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Seven Ways To Keep Your Child Safe This Summer

Jennifer Ong, MD

Keep infants and children safe from summer injuries by following these seven tips.

  1. Use sunscreen. Prevent painful sunburns and long-term skin damage by applying SPF 30 or higher every two hours. Reapply sunscreen after swimming or if your child has been sweating. Sunscreen is safe for infants six months and older. Because sunscreen loses its potency over time, and especially if exposed to heat, you should buy a fresh bottle every year.
  1. Ward off bugs. Avoid insect bites by wearing pants and long-sleeve shirts and using insect repellent. Look for bottles with 10-30 percent DEET. You can safely use insect repellant on infants as young as two months old. Simply apply it once per day and rinse the skin off before putting babies and kids to bed.
  1. Drink up. Keep children from becoming dehydrated by offering water or sports drinks every 20-30 minutes during activities. Plan ahead to make sure you have enough fluids for where you’re going and what you’re doing. Kids who are getting enough to drink will need to use the bathroom frequently.
  1. Prevent falls. Monkey bars, pick-up games, and bicycling can all lead to falls and fractures. Watch kids to make sure they don’t take unnecessary risks and provide the right protective gear for the sport—whether it’s a helmet or knee pads.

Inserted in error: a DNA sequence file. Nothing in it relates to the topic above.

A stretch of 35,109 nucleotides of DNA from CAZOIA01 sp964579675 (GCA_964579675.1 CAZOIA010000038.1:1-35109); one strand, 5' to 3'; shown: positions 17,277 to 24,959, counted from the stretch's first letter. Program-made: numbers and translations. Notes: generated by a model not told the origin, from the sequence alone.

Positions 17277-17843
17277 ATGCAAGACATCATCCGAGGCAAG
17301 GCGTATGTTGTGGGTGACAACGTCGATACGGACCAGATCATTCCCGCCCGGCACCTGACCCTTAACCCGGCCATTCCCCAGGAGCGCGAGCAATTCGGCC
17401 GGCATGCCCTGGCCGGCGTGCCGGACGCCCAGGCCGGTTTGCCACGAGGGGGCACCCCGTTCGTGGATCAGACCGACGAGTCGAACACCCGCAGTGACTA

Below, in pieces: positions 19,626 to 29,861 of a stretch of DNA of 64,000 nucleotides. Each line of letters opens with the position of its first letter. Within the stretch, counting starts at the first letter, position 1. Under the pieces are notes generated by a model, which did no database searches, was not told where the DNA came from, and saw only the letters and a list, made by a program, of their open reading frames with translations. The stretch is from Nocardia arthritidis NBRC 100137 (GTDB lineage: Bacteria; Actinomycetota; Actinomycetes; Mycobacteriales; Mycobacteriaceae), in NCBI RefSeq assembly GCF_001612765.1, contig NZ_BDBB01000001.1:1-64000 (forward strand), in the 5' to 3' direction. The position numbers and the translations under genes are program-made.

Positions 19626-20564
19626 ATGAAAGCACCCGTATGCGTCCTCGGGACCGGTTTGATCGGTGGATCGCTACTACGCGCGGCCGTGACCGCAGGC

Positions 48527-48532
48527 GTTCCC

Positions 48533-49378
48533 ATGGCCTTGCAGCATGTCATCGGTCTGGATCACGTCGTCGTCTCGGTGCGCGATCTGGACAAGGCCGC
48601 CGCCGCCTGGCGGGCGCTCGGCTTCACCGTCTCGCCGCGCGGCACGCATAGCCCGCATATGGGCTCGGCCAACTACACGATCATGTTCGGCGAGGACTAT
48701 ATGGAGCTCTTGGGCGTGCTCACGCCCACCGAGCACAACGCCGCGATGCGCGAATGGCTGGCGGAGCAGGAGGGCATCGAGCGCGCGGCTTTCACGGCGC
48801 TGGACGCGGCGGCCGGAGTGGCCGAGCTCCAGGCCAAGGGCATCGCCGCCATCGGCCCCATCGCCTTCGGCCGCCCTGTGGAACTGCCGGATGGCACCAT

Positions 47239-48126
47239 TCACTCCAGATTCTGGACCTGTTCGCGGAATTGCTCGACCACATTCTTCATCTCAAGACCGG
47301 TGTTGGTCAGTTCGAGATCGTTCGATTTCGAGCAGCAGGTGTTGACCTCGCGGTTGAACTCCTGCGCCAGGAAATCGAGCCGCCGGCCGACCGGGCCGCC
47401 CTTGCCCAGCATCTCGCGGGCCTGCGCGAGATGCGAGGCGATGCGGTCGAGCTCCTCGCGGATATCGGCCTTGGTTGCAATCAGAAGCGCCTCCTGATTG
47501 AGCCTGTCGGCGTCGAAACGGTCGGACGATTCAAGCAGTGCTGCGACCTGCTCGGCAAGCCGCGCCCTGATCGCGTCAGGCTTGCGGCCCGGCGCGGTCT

1. Beware of windows. Toddlers can easily tumble through window screens. Open second-story windows wide enough to let a breeze in, but not so far that a child could fit through.
  1. Watch the pool. Assess your child’s swimming ability and the safety of the pool or body of water. Is there a lifeguard on duty? How deep and clear is the water? Once your child is in, monitor them closely. Have them tell you when they are getting in and out of the pool. Remember, people don’t wave or call for help. They’re more likely to gasp silently. If your child has inhaled water while playing, watch for signs of secondary drowning.
  1. Check the backseat. Leaving a child in a hot car can be an unintentional, yet deadly mistake. Infants and young children often don’t have the words to talk or will fall asleep on the ride, making it easier to forget them—especially when their car seat is rear-facing. Get in the routine of putting an essential item, like a purse, near the car seat as a reminder. Make it a habit to always check the backseat before exiting the car.

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Dr. Jennifer Ong is a family medicine physician at Vancouver Clinic. She enjoys getting to know patients and their families, and serving individuals of all ages.